This month, I celebrate the completion of my first year as a Peace Corps Volunteer in Costa Rica.
It’s true what they say in the Peace Corps, that days pass by slowly but the months fly by.
How is it rainy season again already?
Reaching this point in my service is not only rewarding, but it brings me a sense of stability and comfort.
Before I left for the Peace Corps, 27 months felt like forever. But to really integrate into a new culture and community and work on sustainable long-term projects, all while learning a new language, it’s hardly enough time.
Now, different from a year ago, and even different from six months ago, I finally feel grounded; like I’ve found my place in my community and have a greater understanding for my host country and how things work (ahem, coffee is priority and meetings start at least an hour late).
In the whirlwind of all this, over the past six months I’ve experienced the ups and downs of working at a grass-roots level, transitioned in my role as a PCV, and even had some time to travel around the country (and Nicaragua!).
So here it is:
19 things I’ve done during months 6-12 as a PCV:
1. I continued to teach English at the local escuela but now also teach entrepreneurship classes.
When you greet someone in Costa Rica, you kiss on the cheek. In class, we learned to shake hands like Americans and it was just the funniest thing ever.
2. I worked four 15-hour days in November during one very rainy weekend-long event helping my partner women’s group in their kitchen in San Vito.
3. I stuck around my community for Christmas and had some volunteers come stay with me to celebrate A Very Campo Christmas. Besides missing the snow and my family, we had a pretty good time.
4. I visited the indigenous community of Boruca for the New Year’s Celebration, El Juego de Los Diablitos. It was intense.
….and now I have to figure out how to get this huge mask home…
5. I experienced my first summer in Fila Naranjo. It was humid, hot during the day, cold at night, and very dusty. But I was all about the sunny afternoons and muggy nights. Wisconsin weather, anyone?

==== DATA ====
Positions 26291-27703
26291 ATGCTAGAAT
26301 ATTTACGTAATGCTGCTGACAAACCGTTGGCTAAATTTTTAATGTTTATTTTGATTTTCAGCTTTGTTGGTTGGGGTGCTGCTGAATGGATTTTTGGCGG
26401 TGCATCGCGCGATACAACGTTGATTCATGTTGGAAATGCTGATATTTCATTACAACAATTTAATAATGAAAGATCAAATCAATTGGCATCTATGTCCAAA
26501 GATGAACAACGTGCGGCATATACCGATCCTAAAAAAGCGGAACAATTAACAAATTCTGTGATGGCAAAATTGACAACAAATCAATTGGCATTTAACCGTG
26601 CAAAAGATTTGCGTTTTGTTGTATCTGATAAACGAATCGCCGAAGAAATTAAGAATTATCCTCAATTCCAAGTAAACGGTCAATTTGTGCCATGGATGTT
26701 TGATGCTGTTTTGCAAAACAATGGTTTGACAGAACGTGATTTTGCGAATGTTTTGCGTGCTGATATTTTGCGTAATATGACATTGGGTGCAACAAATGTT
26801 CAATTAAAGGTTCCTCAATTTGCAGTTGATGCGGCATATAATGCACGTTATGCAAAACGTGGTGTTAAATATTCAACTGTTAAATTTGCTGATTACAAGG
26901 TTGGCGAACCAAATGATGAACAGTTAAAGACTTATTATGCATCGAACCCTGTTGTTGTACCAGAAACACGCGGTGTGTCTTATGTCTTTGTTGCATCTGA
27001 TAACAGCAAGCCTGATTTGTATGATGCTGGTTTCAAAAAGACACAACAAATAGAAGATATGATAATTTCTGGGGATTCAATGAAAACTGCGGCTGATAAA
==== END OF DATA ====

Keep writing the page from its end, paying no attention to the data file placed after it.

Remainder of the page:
6. I visited the indigenous reserve, La Casona, where the native Ngäbe people live and where a fellow volunteer served for two years.
7. I joined the Voluntary Advisory Council (VAC), a group of elected regional representatives responsible for advocating for volunteer interests, facilitating communication between volunteers and PC staff, and coordinating events and apparel.
8. I stayed living with my host family but recently started cooking all my own meals. It’s been a huge improvement to my overall happiness and well-being. There was just a lot of rice and oil going on in my diet ya know?
which leads to my next point…
10. I visited Nicaragua for 2 perfect weeks. It was a dreamy adventure.
11. My mom came to visit. Thanks Ma!
…We went to La Fortuna and hiked Cerro Chato, saw the La Fortuna Waterfall, and relaxed for a day at the Bali Hotsprings (hubba hubba).
Swim up bar? Yes please.
…We went to Uvita and walked to the Cola de Ballena and drank fresh pipas.
…And we went to Manuel Antonio where we snorkeled and met up with a fellow PCV to hike the Reto MAE, a challenging but beautiful coastal trail.
12. I shunned running after my marathon last September and started a uhhh.. paleo/I can’t afford weights so I use rocks weightlifting routine.
13. I attended my first Costa Rican wedding. It was long but lovely.
14. I’ve continued with my World Wise Schools project; an optional program for PCVs to participate that connects classrooms in the United States with classrooms in host countries to learn more about each other’s culture. I facilitate correspondence between a classroom from the middle school I attended in Wisconsin with a high school classroom near my community. And, they get to practice their Spanish and English. So far, the students have loved it!
15. I visited the famous hot springs near my community. They were more like anticlimactic-lukewarm-not-even-bath-water-warm springs.
16. The women’s group and I applied for and received our first ever grant for the kitchen in San Vito. With the grant, we were able to build a shelf to help us organize our materials and purchase new kitchen equipment, including a rice maker, a stove, and a freezer, which has improved our efficiency and organization tremendously. Thank you World Connect!
17. My host dad pure pressured me into killing a chicken. Never again.
18. I visited El Parque de Amistad (The Park of Friendship), a park that extends across the Costa Rica / Panama border.
19. I partnered with a fellow volunteer on a Let Girls Learn initiative. In July, we will be hosting a Camp GLOW, an empowerment camp for high school girls. Stay tuned for updates in the coming months!
At the midpoint of my service, I am thrilled to have made it here in one piece, especially with the roller coaster of emotions that I faced (that every volunteer faces) during my first year of service. But at the same time, this is when the countdown begins. And in some ways, it’s stressful anticipating the final chapter.
They say the second year of service goes by faster. So while there will be moments when I’m eager to finish and moments when I am absolutely loving my service, I am going to try hard to relish every last minute of my final year as a Peace Corps Volunteer in Costa Rica.
So here’s to May; the end of the beginning and the beginning of the end.